The Grand Tour XI – Traços Portugueses: Malacca, Malaysia

Close-up of La Porta do Santiago, Malaqa

Close-up of La Porta do Santiago, Malaqa

Malacca is the first European colony, and the most colonised city in Southeast Asia, having been taken over by the Portuguese in 1511, and having had not just one colonial master, but three (the Dutch from 1641, and the British from 1824).

In essence, Malacca is a palimpsest – a sort of canvas that has been written over and over again by successive writers, or in this case, civilisations.  Think mille-feuille, or layer cake; or, if one is local, those many layered, rainbow-coloured, nonya kueh kueh.

As in any palimpsest, the top layers are never the most important; in the same way, it is Malacca’s Portuguese roots that continue to not only be important, but also very very palpable in the city today; despite the Portuguese having been despatched with more then 3 centuries ago.

This chapter tackles the history of Portuguese Malaqa, how it has endured to this day through the Portgueuse Creole people, or Kristangs; and how it is making somewhat of a resurgence.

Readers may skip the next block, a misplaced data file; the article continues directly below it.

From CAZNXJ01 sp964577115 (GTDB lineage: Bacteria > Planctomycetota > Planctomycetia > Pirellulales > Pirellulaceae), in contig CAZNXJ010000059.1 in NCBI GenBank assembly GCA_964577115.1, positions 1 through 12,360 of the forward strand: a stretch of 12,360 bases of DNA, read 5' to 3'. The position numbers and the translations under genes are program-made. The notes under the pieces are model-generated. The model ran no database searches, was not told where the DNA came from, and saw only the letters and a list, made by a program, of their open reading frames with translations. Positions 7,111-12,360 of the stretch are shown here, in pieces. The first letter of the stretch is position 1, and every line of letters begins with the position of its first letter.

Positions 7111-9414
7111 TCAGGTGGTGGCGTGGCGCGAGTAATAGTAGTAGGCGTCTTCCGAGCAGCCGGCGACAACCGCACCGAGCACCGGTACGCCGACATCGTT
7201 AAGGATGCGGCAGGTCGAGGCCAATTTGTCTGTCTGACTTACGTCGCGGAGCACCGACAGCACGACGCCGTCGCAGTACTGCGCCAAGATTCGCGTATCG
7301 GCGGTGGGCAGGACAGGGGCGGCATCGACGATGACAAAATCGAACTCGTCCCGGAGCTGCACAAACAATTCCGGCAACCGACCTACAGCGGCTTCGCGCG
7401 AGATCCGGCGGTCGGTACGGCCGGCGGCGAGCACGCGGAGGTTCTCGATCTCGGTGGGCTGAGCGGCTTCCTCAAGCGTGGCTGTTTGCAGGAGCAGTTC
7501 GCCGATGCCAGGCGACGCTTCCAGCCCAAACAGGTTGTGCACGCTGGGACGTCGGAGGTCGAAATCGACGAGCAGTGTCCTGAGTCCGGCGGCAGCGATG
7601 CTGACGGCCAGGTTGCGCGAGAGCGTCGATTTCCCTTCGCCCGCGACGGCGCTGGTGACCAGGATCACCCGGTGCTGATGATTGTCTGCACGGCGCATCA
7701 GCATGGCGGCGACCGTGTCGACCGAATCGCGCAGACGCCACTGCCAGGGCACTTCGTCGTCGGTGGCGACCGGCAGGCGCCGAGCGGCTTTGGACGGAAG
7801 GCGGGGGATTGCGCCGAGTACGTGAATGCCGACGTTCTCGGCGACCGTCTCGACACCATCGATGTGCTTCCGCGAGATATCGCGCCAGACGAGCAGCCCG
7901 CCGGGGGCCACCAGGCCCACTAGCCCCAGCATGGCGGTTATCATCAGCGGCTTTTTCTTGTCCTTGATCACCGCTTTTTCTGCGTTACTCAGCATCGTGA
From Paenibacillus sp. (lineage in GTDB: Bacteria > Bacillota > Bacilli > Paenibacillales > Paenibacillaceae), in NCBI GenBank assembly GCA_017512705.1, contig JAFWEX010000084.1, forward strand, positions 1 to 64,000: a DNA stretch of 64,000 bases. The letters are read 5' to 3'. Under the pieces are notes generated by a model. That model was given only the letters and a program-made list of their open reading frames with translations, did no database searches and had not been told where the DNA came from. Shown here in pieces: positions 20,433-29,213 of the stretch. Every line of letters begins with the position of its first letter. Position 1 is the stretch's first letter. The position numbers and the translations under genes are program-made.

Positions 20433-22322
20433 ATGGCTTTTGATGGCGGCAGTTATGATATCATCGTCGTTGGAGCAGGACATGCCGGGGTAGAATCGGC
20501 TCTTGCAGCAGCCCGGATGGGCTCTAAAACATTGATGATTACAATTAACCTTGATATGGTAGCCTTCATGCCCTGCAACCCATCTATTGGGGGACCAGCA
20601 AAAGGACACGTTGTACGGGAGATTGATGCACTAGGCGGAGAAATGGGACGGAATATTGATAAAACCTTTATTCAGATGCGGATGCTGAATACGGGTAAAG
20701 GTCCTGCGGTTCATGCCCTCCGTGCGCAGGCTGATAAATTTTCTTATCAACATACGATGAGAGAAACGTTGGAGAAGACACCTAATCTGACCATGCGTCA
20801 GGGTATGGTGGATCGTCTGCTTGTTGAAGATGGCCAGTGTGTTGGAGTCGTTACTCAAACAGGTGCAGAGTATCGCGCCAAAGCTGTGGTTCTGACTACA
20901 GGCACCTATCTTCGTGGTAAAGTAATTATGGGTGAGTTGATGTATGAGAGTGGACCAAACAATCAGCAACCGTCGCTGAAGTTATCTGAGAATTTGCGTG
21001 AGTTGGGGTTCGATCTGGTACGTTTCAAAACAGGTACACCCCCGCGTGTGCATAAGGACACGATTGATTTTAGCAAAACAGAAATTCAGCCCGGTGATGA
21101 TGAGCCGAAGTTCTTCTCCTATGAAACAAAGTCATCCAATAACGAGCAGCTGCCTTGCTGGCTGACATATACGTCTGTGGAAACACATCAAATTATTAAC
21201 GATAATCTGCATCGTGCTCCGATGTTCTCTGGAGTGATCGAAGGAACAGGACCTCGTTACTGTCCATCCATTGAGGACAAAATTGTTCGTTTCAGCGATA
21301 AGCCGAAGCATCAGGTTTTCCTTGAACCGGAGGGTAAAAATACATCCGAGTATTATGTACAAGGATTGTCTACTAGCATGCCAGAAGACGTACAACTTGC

Portuguese Tombstone in St Paul's Church

Portuguese Tombstone in St Paul’s Church

Christchurch - a more view of Malacca, installed by the Dutch

Christchurch – a more view of Malacca, installed by the Dutch

Pier at the Portuguese Settlement

Pier at the Portuguese Settlement

About Kennie Ting

I am a wandering cityophile and pattern-finder who is pathologically incapable of staying in one place for any long period of time. When I do, I see the place from different perspectives, obsessive-compulsively.
Gallery | This entry was posted in Art & Architecture, Cities & Regions, Culture & Lifestyle, Landmarks & History, Literature & Philosophy, Photography, Travel & Mobility and tagged , , , , , , , . Bookmark the permalink.

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